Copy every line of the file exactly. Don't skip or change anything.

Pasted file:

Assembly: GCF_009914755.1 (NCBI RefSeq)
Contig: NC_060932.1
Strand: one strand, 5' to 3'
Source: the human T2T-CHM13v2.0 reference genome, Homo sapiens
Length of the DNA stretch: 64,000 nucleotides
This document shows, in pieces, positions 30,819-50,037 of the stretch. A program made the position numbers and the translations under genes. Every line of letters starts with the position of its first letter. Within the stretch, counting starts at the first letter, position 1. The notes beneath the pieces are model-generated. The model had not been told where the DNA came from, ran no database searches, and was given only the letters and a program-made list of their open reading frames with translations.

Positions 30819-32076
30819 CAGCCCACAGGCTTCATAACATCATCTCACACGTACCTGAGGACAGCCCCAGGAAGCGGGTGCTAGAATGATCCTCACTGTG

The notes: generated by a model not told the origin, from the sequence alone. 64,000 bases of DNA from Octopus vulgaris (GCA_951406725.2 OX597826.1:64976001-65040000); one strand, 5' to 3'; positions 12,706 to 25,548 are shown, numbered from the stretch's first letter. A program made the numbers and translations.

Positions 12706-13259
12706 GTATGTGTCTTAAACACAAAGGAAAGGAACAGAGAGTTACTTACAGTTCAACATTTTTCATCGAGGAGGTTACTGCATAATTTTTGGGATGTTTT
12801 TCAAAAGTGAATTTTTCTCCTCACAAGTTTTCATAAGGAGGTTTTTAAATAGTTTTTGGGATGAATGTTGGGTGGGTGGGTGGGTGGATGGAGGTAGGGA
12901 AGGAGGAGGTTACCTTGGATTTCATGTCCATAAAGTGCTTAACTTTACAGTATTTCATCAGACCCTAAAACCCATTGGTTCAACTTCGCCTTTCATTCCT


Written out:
Assembly: GCF_009914755.1 (NCBI RefSeq)
Contig: NC_060932.1
Strand: one strand, 5' to 3'
Source: the human T2T-CHM13v2.0 reference genome, Homo sapiens
Length of the DNA stretch: 64,000 nucleotides
This document shows, in pieces, positions 30,819-50,037 of the stretch. A program made the position numbers and the translations under genes. Every line of letters starts with the position of its first letter. Within the stretch, counting starts at the first letter, position 1. The notes beneath the pieces are model-generated. The model had not been told where the DNA came from, ran no database searches, and was given only the letters and a program-made list of their open reading frames with translations.

Positions 30819-32076
30819 CAGCCCACAGGCTTCATAACATCATCTCACACGTACCTGAGGACAGCCCCAGGAAGCGGGTGCTAGAATGATCCTCACTGTG

The notes: generated by a model not told the origin, from the sequence alone. 64,000 bases of DNA from Octopus vulgaris (GCA_951406725.2 OX597826.1:64976001-65040000); one strand, 5' to 3'; positions 12,706 to 25,548 are shown, numbered from the stretch's first letter. A program made the numbers and translations.

Positions 12706-13259
12706 GTATGTGTCTTAAACACAAAGGAAAGGAACAGAGAGTTACTTACAGTTCAACATTTTTCATCGAGGAGGTTACTGCATAATTTTTGGGATGTTTT
12801 TCAAAAGTGAATTTTTCTCCTCACAAGTTTTCATAAGGAGGTTTTTAAATAGTTTTTGGGATGAATGTTGGGTGGGTGGGTGGGTGGATGGAGGTAGGGA
12901 AGGAGGAGGTTACCTTGGATTTCATGTCCATAAAGTGCTTAACTTTACAGTATTTCATCAGACCCTAAAACCCATTGGTTCAACTTCGCCTTTCATTCCT